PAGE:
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Bowling Ball Surface Friction

The less friction a bowling ball has, the faster it moves. The more friction a ball has, the slower it travels down the lane. Friction is affected by several factors including the ball's shape, by it's weight, and the it's surface texture. All of these factors affect friction when your ball is in contact with the lane.

A ball thrown down the lane will slow down over its course of travel. The main cause of this is friction. The magnitude of the friction between the bowling ball and bowling lane depends on what the ball surfaces are made of, the amount of oil on the lane, and the mass of the ball.

For example, a heavy ball will retain its speed at a greater rate than will a lighter weight ball.

Some lanes will have little conditioner, while others will have heavier concentrations of oil placed on the lane surface in predetermined volumes and ratios.

As the bowling ball travels down the lane, the friction between the ball and the lane surface will slow it down. The composition of the oil and where it is more densely located on the lane will affect the ball skid distance and hook potential as it travels along the lane.

The more oil that is laid down, the less friction there is between the ball and the lane surface.The less friction, the harder it is for the bowler to send the ball in it's arcing path of travel, imparted by the finger rotation, that the bowler applies on the ball at the moment of release.

How much friction a bowling ball has as it moves down a lane is largely determined by how oily the lane is and how much oil the ball retains in the coverstock. A bowling ball's surface can collect this oil over time from contact with the lane surface due to the fact that the surface of the ball is slightly porous.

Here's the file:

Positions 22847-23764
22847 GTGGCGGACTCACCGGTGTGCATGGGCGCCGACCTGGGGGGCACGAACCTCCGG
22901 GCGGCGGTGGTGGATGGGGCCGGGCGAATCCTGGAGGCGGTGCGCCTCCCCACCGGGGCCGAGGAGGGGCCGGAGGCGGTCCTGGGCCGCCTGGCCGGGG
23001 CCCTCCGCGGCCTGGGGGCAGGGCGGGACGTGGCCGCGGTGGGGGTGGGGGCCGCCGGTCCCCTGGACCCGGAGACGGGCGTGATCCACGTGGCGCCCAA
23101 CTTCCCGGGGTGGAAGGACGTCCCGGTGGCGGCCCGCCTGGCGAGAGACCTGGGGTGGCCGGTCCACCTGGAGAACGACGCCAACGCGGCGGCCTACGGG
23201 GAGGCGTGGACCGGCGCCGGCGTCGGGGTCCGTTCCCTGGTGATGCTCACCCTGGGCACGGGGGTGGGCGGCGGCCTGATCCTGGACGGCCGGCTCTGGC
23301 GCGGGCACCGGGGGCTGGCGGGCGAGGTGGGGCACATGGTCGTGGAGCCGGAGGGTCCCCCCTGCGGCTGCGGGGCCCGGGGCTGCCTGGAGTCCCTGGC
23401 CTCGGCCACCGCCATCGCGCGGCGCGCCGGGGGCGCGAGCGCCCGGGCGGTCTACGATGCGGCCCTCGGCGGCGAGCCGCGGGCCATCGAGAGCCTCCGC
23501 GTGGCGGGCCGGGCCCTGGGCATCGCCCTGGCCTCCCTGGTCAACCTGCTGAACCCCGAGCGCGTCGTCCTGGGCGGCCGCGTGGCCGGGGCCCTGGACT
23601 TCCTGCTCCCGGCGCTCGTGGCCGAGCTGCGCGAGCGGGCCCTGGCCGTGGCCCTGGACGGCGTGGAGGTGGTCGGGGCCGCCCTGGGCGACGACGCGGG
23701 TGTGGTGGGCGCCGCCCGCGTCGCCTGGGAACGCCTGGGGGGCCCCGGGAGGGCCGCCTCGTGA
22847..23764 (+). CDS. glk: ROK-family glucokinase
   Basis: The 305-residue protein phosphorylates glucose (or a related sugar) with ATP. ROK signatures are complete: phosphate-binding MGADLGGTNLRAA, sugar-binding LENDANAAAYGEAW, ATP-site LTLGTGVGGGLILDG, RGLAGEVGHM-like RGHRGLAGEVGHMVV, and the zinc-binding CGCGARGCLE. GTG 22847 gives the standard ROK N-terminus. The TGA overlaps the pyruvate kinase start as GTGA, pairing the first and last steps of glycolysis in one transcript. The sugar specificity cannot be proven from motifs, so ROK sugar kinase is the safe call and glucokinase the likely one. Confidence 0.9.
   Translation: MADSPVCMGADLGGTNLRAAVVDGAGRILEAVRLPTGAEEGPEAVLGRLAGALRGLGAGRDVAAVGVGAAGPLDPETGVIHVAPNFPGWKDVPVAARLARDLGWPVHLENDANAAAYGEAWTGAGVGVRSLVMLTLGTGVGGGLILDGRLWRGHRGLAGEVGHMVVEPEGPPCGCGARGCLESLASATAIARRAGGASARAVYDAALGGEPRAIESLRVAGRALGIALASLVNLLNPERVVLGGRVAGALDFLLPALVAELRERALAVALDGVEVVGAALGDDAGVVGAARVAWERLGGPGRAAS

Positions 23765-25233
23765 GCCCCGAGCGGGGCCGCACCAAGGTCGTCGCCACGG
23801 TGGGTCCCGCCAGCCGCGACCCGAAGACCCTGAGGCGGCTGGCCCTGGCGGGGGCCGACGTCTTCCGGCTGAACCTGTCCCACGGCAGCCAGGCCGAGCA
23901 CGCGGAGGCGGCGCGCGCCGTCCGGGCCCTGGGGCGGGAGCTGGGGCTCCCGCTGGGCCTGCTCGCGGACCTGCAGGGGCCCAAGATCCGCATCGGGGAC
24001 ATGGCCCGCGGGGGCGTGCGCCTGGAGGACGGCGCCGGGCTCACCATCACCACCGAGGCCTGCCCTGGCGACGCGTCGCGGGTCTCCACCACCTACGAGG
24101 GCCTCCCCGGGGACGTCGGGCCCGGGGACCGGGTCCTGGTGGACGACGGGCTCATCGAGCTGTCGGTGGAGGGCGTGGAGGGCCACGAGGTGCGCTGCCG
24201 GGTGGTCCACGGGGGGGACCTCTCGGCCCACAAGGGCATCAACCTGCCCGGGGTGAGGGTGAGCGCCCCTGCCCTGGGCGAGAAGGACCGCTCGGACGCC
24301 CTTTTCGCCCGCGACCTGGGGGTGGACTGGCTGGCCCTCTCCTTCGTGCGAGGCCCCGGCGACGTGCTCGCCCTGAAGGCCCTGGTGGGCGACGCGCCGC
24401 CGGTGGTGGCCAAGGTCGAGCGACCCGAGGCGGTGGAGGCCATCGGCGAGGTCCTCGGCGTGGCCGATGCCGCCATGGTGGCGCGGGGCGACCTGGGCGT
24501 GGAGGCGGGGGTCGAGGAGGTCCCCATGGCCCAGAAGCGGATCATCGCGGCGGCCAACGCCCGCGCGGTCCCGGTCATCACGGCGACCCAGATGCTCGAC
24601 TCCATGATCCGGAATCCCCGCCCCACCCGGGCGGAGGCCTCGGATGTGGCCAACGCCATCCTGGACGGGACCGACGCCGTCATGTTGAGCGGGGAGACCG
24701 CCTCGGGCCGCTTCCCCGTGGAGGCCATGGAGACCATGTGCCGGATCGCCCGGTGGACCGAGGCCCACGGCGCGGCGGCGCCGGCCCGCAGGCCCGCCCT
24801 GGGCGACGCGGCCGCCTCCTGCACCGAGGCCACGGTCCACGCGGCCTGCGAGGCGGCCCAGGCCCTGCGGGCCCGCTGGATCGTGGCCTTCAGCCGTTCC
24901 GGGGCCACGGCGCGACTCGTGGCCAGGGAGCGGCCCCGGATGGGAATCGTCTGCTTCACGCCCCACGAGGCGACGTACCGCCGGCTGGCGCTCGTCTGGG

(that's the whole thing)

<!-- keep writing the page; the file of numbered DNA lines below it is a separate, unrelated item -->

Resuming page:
As the surface of a ball is altered either by time and use or by routine surface maintenance and texturing procedures, the ball may will lose friction when in contact with the lane.

Modern bowling balls are extremely versatile due to planning by the manufacturers and by the material composition used in the manufacturing process. The coverstock of these bowling balls is the key in determining the degree of surface friction a given bowling ball possesses.

With some help from your pro shop professional and a basic understanding of bowling ball surface maintenance, you can control the friction and skid length potential of your bowling equipment.

Scoring well on today’s lane conditions is largely due to getting a good ball reaction and a dependable one. Knowing how to maintain the surfaces of your bowling balls goes a long way in gaining a consistent ball reaction and in playing the lanes properly in competition.

If you must choose a place to apply the greatest emphasis relating to your bowling balls, then it is the coverstock is the answer. The amount of traction your ball possesses on given lane conditions is based upon the surface friction of your equipment. If you do nothing more than learning how to keep your bowling ball surfaces prepared for the conditions you face in competition, you give yourself the best chances for success on the lanes.